10 key considerations for remote onboarding and how to make it work

By Adam Dale, Commercial Director of SourceBreaker

Every business wants to be good at onboarding, whatever the situation.

After all, ensuring new hires adjust to the social and professional expectations of their new work environment will allow both the wider business, as well as the new hire, to work as productively as possible, as quickly as possible.

But when this needs to become remote, the usual tried-and-tested onboarding processes can often become redundant. And unless you’ve made an international hire before, remote onboarding may be a brand-new and absolutely necessary challenge over the next few months. 

At SourceBreaker, remote onboarding is a practice we recently successfully carried out to bring on our new account manager, Harry. Located in Australia during the interview process, and with a first day once much of the nation had begun working from home, onboarding Harry has been remote in just about every way it could be. 

Whilst this process has certainly required us to adapt to some extent, we knew from the outset that it was a challenge that would allow us to keep progressing during this period, all while adapting and picking up new skills and procedures.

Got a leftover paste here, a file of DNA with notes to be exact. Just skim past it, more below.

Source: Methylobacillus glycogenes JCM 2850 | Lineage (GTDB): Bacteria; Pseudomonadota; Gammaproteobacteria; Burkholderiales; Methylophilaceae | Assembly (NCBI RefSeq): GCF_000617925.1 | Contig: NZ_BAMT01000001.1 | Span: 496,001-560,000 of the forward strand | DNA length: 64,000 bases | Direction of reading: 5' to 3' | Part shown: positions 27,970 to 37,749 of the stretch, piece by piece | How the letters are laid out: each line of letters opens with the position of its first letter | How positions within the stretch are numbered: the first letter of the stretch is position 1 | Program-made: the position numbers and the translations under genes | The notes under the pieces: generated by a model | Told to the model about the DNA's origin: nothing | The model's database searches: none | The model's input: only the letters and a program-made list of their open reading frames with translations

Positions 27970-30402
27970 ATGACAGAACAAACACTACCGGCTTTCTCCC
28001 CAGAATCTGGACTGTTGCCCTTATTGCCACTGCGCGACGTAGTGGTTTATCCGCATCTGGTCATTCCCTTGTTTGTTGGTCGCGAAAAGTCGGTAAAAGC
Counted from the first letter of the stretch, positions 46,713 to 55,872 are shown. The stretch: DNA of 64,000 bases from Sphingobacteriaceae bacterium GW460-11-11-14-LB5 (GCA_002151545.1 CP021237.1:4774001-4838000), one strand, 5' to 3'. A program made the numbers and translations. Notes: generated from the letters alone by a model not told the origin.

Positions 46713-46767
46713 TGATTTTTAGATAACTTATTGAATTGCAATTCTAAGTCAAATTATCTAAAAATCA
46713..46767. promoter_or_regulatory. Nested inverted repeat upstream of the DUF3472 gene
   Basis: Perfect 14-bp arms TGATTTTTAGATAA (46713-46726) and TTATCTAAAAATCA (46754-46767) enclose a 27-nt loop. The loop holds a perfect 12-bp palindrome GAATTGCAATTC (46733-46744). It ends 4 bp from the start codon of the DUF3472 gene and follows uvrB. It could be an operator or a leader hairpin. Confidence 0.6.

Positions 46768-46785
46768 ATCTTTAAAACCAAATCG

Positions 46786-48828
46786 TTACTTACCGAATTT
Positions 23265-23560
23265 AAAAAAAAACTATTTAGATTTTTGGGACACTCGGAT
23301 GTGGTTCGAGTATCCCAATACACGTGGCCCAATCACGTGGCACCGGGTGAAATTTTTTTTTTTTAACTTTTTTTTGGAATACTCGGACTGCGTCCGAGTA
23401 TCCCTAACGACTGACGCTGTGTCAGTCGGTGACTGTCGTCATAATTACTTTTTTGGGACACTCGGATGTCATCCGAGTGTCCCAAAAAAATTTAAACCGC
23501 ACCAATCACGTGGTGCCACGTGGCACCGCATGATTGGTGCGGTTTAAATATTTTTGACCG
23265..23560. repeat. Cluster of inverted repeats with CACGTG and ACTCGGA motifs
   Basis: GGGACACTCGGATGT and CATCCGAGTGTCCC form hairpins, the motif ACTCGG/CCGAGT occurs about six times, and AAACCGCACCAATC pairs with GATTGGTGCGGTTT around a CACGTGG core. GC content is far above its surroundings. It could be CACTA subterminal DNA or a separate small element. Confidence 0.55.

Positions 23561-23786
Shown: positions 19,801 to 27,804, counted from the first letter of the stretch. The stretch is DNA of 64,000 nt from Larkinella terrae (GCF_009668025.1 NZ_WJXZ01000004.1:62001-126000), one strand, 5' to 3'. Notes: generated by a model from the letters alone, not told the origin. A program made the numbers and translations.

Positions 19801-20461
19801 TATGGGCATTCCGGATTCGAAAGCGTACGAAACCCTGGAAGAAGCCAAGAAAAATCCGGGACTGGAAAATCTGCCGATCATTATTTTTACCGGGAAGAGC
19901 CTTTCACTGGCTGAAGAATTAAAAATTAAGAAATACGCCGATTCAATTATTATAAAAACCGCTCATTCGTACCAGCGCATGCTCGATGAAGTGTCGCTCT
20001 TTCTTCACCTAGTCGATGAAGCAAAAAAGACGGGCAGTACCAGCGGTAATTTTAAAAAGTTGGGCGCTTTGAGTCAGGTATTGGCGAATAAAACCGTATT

Now that Harry is comfortably settling into the ins and outs of the business, we wanted to share our key remote onboarding tips on just how we have managed to not just make do, but actually make progress. 

1. First impressions count 

We all know that first impressions are everything. What we are able to do to build engagement and excitement before a hire even starts, as well as recreating that first-day experience, are both absolutely crucial. 

At many businesses, considerable time and effort are put into first impressions, and first-day desk setups are frequently shared across social media. This doesn’t need to be any different when it comes to remote onboarding. 

Are there relevant reading items we can send the new starter before they officially start? I always send sales hires a copy of my favourite sales book, Snap Selling. 

Is there information about your business that can get them pumped, and bridge the gap between offer and start date? 

And when it comes to the first day, have we thought about the setup they will need? We were able to post all tech items, such as his laptop and headset, directly to Harry’s home, ready for his first day.

What about culture items?  – We also made sure we included a SourceBreaker hoodie in his start up pack to ensure the experience was as close to being in the office as we possibly could.

2. Instil culture 

For many businesses – and certainly at SourceBreaker – culture is a huge part of who we are as a business. Working virtually, it can be easy to lose that. 

Culture is just as important as day-to-day responsibilities. As a company expands and starts to hire remote employees, they can often find their culture is unable to evolve in the process. Onboarding remote employees in terms of culture can be done through coaching, mentoring, and using a buddy system. Who better to instil the culture than your biggest culture advocates? We, therefore, ensured that Harry was paired with someone who we see as a great representation of our culture.